provide nothing more than guidelines. Simply ask them to create outlines of
the focus lesson and indicate how much detail you expect.
Use the technique to assess student expectations of the lesson by having
them fill in the Empty Outline before the presentation or reading. Allow
students a few minutes to work in pairs or small groups to fill in the outlines.
Use Focused Listing (CAT 2) as a warm-up or step-up to Empty Outlines.
Consider using Concept Maps (CAT 16) as an alternate or next step.

PROS Repeated use of this CAT can promote more careful listening and note-
Feedback on responses gives important direction and useful models to
less experienced students.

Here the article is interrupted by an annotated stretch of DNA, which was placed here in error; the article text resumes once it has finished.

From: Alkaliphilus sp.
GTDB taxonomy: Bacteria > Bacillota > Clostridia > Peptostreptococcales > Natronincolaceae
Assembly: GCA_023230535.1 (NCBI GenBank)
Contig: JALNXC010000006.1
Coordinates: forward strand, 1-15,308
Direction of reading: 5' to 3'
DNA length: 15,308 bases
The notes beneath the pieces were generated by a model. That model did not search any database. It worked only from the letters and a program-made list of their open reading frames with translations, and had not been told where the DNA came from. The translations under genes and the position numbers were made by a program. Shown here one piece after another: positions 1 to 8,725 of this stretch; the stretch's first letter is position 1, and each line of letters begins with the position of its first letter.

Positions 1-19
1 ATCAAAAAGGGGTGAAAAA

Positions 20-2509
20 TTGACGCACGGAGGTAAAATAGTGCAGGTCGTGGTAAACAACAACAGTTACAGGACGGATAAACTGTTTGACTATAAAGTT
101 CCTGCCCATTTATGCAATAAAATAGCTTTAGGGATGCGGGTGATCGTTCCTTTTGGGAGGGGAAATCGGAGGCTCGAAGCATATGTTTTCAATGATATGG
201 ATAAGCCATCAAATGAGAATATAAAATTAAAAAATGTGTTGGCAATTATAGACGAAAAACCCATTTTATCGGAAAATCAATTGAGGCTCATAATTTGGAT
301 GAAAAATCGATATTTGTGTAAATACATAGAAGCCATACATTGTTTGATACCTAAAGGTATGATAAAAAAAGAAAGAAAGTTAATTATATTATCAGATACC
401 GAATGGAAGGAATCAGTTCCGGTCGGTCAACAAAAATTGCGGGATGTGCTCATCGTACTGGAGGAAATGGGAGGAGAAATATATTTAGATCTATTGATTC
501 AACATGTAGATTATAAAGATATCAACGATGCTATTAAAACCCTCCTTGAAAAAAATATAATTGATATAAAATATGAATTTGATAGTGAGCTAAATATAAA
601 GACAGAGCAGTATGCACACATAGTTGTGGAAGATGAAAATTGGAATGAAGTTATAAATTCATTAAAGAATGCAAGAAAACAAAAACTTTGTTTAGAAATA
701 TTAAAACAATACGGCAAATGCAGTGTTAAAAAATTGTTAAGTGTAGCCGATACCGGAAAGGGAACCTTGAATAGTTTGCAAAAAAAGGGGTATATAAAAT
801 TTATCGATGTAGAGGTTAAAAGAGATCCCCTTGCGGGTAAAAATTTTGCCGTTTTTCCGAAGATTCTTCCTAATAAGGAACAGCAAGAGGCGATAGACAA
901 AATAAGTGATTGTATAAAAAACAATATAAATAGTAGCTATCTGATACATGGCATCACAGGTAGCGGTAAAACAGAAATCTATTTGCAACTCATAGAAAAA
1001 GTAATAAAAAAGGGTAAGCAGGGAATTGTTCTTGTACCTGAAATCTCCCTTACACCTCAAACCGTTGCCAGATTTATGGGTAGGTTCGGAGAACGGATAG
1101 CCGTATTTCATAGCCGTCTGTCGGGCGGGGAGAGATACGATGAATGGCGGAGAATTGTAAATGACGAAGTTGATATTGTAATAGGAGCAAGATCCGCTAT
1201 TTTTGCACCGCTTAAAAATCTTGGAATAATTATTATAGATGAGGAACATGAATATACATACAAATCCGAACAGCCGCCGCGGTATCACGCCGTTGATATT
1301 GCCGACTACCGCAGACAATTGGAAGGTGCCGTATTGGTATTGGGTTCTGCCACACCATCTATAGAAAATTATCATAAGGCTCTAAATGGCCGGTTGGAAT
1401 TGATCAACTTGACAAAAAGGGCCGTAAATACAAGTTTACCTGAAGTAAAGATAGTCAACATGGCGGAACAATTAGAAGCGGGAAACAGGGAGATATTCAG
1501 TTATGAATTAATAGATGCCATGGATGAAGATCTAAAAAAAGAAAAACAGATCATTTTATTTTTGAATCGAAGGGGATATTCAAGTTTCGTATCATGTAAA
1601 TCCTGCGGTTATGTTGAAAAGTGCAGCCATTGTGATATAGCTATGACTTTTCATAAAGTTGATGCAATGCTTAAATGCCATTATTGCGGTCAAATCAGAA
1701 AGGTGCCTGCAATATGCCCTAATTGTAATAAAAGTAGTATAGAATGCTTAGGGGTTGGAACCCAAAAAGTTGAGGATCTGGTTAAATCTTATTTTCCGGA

Empty Outlines can help students better organize and more effectively
reorganize their memories of the material they are learning.
The Empty Outline can be used to demonstrate the basic organizing
schemes of the discipline and to give students practice in using these

CONS Once you have decided to use the Empty Outline at the end of a session,
you may feel more constrained to follow your own outline than you
otherwise would.
Not all information is best organized or best remembered in the
hierarchical, linear fashion commonly associated with outlines.
Unless students are creating their own outlines from "scratch," little if
any higher-order thinking is required.

CAVEATS Because learners start at different points and process information differ-
ently, there will always be some variation in the way students com-
plete the Empty Outlines.
Don't try to assess too much at any one time. If there are twenty main
points in your lecture or in the chapter you are focusing on, for
example, use the Empty Outline to assess understanding of only
one-third or half of that material.

Techniques for Assessing Course-Related Knowledge and Skills 141


Memory Magt~ix